Most treatment guidelines, including those from the American Diabetes Association/European Association for the Study of Diabetes and the International Diabetes Federation, suggest metformin be used as the first-line therapy after diet and exercise. This recommendation is based on the considerable body of evidence that has accumulated over the last 30 years, but it is also supported on clinical grounds based on metformin’s affordability and tolerability. As such, metformin is the most commonly used oral antihyperglycemic agent in the U.S. However, based on the release of newer agents over the recent past, some have suggested that the modern approach to disease management should be based upon identification of its etiology and correcting the underlying biological disturbances. That is, we should use interventions that normalize or at least ameliorate the recognized derangements in physiology that drive the clinical manifestation of disease, in this circumstance, hyperglycemia. Thus, it is argued that therapeutic interventions that target glycemia but do not correct the underlying pathogenic disturbances are unlikely to result in a sustained benefit on the disease process. In our field, there is an evolving debate regarding the suggested first step in diabetes management and a call for a new paradigm. Given the current controversy, we provide a Point-Counterpoint debate on this issue. In the point narrative below that precedes the counterpoint narrative, Drs. Abdul-Ghani and DeFronzo provide their argument that a treatment approach for type 2 diabetes based upon correcting the underlying pathophysiological abnormalities responsible for the development of hyperglycemia provides the best therapeutic strategy. Such an approach requires a change in the recommendation for first-line therapy from metformin to a GLP-1 receptor agonist. In the counterpoint narrative that follows Drs. Abdul-Ghani and DeFronzo’s contribution, Dr. Inzucchi argues that, based on the medical community’s extensive experience and the drug’s demonstrated efficacy, safety, low cost, and cardiovascular benefits, metformin should remain the "foundation therapy" for all patients with type 2 diabetes, barring contraindications.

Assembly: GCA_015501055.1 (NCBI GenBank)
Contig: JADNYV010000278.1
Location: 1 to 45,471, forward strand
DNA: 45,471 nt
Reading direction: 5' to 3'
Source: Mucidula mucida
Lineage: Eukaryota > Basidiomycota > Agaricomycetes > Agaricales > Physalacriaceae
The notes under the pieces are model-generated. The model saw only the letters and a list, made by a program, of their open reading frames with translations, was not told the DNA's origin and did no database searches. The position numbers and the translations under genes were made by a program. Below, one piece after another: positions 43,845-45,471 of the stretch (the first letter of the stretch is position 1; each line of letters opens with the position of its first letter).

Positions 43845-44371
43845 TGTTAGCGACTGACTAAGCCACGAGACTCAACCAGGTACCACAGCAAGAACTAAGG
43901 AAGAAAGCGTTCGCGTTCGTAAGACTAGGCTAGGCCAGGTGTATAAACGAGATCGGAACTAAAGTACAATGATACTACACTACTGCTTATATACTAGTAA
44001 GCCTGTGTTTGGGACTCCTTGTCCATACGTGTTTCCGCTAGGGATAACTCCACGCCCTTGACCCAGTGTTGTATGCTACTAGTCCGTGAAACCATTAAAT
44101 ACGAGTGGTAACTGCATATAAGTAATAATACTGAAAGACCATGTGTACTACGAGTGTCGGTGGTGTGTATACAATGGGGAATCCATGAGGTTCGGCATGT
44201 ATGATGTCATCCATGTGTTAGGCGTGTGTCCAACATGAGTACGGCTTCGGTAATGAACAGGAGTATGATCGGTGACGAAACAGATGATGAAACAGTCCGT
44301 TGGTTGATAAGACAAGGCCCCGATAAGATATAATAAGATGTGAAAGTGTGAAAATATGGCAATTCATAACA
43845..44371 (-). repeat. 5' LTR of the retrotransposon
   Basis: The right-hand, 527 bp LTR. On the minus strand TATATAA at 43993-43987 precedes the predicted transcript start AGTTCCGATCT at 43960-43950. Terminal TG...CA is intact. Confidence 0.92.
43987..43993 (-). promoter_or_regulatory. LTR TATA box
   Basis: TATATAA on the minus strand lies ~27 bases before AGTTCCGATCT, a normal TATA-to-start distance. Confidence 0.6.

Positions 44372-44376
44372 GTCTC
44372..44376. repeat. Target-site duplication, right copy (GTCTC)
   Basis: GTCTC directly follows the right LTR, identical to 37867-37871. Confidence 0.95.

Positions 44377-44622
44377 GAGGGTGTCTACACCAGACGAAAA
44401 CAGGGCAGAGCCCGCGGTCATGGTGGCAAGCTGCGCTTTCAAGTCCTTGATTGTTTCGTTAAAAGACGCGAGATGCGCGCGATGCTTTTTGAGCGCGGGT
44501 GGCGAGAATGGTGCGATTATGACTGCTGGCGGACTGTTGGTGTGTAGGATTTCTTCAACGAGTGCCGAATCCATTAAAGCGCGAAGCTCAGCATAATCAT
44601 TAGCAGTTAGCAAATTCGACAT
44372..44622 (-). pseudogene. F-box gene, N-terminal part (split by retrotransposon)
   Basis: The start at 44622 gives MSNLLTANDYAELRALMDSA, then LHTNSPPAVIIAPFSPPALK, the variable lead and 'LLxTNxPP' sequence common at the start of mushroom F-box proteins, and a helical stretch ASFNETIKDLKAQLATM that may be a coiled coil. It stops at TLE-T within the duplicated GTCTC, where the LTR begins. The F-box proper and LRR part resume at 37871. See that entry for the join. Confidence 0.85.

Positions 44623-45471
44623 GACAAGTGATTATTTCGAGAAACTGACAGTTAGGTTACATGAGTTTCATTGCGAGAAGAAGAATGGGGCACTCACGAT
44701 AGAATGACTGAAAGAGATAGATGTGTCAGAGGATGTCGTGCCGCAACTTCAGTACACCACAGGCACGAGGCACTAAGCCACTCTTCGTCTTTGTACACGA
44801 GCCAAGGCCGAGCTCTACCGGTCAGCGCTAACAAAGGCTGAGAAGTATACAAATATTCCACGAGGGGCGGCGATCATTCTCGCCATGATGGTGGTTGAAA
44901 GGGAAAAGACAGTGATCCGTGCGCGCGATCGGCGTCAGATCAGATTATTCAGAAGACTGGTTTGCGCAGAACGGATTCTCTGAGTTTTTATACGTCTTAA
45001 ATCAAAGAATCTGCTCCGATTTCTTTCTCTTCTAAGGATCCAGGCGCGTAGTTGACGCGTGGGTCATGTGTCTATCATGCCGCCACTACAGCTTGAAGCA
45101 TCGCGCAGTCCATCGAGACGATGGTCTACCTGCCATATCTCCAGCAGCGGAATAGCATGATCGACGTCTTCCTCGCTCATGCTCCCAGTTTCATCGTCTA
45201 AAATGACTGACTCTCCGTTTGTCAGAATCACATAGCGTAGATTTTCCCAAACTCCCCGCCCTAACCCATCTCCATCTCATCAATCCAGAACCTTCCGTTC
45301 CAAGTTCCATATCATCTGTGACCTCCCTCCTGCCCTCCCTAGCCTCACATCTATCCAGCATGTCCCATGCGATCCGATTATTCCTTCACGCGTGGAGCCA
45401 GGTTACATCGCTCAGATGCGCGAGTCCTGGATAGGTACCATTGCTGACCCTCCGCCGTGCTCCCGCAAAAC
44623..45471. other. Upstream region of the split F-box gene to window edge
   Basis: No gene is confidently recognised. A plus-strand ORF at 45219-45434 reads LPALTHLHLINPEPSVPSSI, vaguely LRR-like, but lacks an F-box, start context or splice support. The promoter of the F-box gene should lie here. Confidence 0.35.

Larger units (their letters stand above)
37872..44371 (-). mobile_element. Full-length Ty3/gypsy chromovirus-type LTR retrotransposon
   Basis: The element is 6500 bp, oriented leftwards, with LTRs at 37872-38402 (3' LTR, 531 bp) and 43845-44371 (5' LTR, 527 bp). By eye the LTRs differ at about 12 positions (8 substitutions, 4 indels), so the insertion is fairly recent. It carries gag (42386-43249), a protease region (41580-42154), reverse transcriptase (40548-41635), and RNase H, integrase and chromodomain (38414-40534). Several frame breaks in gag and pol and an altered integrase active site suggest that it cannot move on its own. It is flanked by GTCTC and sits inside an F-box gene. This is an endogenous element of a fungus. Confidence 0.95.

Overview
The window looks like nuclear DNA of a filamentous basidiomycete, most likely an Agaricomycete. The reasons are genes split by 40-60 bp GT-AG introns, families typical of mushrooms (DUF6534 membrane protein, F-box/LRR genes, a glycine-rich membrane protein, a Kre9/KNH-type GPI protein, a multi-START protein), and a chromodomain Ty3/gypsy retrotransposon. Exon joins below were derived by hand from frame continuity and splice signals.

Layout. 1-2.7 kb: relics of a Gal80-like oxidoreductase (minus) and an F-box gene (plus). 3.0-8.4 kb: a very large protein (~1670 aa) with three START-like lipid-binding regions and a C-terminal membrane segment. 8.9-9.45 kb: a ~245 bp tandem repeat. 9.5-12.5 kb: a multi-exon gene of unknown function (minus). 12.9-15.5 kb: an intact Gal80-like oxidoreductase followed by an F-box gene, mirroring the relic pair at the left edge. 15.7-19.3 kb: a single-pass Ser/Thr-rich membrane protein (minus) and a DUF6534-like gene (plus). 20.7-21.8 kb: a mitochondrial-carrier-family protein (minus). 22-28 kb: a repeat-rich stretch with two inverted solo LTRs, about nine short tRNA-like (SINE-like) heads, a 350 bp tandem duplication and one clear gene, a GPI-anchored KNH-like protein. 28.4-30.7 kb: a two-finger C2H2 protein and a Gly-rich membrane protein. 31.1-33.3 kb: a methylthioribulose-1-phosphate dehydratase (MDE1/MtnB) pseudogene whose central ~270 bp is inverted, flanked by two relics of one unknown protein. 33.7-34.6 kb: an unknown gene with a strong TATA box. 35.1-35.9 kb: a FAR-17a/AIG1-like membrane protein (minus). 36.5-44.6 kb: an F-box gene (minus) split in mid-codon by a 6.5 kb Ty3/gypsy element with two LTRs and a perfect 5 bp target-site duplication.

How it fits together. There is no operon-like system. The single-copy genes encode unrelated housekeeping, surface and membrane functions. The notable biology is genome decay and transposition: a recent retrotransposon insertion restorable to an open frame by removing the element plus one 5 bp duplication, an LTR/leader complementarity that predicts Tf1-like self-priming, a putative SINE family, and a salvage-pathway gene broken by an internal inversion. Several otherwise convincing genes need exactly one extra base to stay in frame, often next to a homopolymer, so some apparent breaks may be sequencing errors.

—William T. Cefalu
Chief Scientific, Medical & Mission Officer, American Diabetes Association